Appendix B:

    Table 1. Table of Variables
    Symbol Variable Name L2
    urn:x-wiley:jgrd:media:jgrd55957:jgrd55957-math-0126 Fixed grid projection east coordinate
    urn:x-wiley:jgrd:media:jgrd55957:jgrd55957-math-0127 Fixed grid projection north coordinate
    urn:x-wiley:jgrd:media:jgrd55957:jgrd55957-math-0128 Event discretization scale
    urn:x-wiley:jgrd:media:jgrd55957:jgrd55957-math-0129 Fixed grid projection coordinate aggregate event centroid
    urn:x-wiley:jgrd:media:jgrd55957:jgrd55957-math-0130 Fixed grid projection coordinate event centroid
    urn:x-wiley:jgrd:media:jgrd55957:jgrd55957-math-0131 Fixed grid projection coordinate of sub-event polygon centroid
    urn:x-wiley:jgrd:media:jgrd55957:jgrd55957-math-0132 Target fixed grid east index
    urn:x-wiley:jgrd:media:jgrd55957:jgrd55957-math-0133 Target fixed grid north index
    urn:x-wiley:jgrd:media:jgrd55957:jgrd55957-math-0134 flash_id x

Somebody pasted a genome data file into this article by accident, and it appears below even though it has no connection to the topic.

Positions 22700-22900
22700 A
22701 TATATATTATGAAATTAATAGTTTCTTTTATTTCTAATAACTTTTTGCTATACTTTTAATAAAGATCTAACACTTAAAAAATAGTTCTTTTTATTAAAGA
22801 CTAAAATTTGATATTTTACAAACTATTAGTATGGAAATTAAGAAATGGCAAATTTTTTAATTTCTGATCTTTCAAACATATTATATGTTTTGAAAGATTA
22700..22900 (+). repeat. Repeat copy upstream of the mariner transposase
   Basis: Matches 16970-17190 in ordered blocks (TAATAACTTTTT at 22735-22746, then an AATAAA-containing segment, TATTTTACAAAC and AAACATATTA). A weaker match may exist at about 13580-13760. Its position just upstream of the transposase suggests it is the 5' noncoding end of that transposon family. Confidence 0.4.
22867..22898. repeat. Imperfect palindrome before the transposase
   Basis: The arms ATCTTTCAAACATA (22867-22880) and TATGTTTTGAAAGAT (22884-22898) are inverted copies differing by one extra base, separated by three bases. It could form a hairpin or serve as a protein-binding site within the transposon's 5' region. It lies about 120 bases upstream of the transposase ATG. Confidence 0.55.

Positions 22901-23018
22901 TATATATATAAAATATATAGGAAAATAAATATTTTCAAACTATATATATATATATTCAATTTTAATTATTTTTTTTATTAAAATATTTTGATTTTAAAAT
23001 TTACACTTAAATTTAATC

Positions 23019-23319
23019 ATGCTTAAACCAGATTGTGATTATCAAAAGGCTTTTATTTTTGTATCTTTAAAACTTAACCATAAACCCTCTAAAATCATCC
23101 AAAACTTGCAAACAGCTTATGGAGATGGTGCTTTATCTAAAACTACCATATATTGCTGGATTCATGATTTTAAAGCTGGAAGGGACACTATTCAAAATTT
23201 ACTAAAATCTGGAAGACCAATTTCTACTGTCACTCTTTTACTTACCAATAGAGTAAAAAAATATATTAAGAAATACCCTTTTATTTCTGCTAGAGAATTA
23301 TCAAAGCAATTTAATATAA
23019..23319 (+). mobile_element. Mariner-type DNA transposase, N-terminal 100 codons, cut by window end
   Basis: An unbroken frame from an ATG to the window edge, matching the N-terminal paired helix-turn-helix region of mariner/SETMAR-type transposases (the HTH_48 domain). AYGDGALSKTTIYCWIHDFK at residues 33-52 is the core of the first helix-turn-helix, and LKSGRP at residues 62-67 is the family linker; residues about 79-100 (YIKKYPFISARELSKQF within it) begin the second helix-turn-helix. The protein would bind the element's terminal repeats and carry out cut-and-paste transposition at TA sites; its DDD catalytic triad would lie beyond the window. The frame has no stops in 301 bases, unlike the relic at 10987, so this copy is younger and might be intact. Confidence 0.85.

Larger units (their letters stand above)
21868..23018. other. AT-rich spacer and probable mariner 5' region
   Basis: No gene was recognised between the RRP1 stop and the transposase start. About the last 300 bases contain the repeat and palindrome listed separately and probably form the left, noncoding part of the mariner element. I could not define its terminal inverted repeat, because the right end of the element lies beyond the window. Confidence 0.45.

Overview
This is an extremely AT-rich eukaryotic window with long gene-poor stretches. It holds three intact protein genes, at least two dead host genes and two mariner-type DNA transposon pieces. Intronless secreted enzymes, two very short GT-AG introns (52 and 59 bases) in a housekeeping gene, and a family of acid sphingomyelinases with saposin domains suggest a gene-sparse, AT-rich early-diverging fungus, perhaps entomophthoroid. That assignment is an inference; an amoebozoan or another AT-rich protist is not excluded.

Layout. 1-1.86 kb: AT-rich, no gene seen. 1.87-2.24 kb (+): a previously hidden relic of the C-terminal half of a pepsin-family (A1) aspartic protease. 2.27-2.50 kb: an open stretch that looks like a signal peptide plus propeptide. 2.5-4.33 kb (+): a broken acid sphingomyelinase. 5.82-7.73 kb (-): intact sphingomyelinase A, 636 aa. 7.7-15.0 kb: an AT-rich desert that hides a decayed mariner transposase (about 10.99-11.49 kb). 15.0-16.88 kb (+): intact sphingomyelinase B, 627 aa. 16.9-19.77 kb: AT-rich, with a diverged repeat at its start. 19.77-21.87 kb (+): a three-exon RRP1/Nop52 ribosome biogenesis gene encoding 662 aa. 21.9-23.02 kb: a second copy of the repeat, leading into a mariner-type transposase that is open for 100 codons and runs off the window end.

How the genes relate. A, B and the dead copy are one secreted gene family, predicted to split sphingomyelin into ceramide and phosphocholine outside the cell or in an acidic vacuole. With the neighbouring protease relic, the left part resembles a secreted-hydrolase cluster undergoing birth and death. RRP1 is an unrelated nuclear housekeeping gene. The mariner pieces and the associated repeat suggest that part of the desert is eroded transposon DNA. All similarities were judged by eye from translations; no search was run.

urn:x-wiley:jgrd:media:jgrd55957:jgrd55957-math-0135 group_id x
    urn:x-wiley:jgrd:media:jgrd55957:jgrd55957-math-0136 event_id x
    urn:x-wiley:jgrd:media:jgrd55957:jgrd55957-math-0137 event_lut_id
    urn:x-wiley:jgrd:media:jgrd55957:jgrd55957-math-0138 flash_energy x
    urn:x-wiley:jgrd:media:jgrd55957:jgrd55957-math-0139 group_energy x
    urn:x-wiley:jgrd:media:jgrd55957:jgrd55957-math-0140 event_energy x
    urn:x-wiley:jgrd:media:jgrd55957:jgrd55957-math-0141 flash_area x
    urn:x-wiley:jgrd:media:jgrd55957:jgrd55957-math-0142 group_area x
    urn:x-wiley:jgrd:media:jgrd55957:jgrd55957-math-0143 event_area
    urn:x-wiley:jgrd:media:jgrd55957:jgrd55957-math-0144 Subevent polygon area
    urn:x-wiley:jgrd:media:jgrd55957:jgrd55957-math-0145 Target grid cell area
    urn:x-wiley:jgrd:media:jgrd55957:jgrd55957-math-0146 Fraction of event covered by subevent polygon
    urn:x-wiley:jgrd:media:jgrd55957:jgrd55957-math-0147 Fraction of target grid cell covered by subevent polygon
    urn:x-wiley:jgrd:media:jgrd55957:jgrd55957-math-0148 event_parent_group_id x
    urn:x-wiley:jgrd:media:jgrd55957:jgrd55957-math-0149 event_parent_flash_id
    urn:x-wiley:jgrd:media:jgrd55957:jgrd55957-math-0150 group_parent_flash_id x